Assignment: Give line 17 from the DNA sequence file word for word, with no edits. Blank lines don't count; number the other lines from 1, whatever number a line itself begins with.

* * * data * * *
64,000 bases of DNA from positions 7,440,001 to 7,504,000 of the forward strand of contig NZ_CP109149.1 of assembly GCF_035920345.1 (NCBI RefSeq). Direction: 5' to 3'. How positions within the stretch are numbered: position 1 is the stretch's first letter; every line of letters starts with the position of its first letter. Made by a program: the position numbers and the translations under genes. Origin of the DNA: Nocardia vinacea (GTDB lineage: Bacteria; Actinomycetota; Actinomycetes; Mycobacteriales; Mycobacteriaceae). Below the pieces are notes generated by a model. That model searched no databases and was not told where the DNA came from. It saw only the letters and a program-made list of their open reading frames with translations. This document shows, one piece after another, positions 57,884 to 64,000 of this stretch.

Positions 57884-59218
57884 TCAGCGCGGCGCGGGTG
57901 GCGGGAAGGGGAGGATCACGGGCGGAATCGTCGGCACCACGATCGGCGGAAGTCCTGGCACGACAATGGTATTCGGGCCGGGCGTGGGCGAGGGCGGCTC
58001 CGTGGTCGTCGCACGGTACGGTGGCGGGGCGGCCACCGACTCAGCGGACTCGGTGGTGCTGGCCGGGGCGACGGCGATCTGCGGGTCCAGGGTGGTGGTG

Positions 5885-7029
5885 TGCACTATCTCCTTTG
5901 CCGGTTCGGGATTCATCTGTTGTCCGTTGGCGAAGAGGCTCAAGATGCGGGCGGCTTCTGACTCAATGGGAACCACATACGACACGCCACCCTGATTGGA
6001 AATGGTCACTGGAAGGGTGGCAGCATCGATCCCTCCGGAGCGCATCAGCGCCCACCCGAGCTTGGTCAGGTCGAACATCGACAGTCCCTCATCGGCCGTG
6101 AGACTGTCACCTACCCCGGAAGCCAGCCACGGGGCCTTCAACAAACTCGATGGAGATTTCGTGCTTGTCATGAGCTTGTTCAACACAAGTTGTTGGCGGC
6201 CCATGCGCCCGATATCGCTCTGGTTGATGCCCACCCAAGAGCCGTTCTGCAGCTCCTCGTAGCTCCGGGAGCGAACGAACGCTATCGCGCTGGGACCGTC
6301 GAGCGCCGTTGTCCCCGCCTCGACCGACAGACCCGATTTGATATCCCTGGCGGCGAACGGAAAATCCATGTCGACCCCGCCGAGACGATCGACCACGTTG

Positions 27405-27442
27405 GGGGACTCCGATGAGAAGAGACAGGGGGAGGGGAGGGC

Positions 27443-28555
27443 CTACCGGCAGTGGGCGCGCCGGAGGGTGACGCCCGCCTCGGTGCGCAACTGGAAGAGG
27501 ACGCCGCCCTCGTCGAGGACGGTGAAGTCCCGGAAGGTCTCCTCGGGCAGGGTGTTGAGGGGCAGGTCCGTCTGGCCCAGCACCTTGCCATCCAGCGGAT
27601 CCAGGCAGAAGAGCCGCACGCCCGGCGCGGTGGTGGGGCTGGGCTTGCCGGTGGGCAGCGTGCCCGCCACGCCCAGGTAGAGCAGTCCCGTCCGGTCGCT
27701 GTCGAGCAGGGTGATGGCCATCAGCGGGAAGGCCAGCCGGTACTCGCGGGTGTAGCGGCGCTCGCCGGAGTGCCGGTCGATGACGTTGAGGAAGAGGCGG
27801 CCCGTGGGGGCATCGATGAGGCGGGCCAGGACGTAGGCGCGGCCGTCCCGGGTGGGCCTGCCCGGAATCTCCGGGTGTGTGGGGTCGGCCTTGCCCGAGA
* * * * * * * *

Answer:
27501 ACGCCGCCCTCGTCGAGGACGGTGAAGTCCCGGAAGGTCTCCTCGGGCAGGGTGTTGAGGGGCAGGTCCGTCTGGCCCAGCACCTTGCCATCCAGCGGAT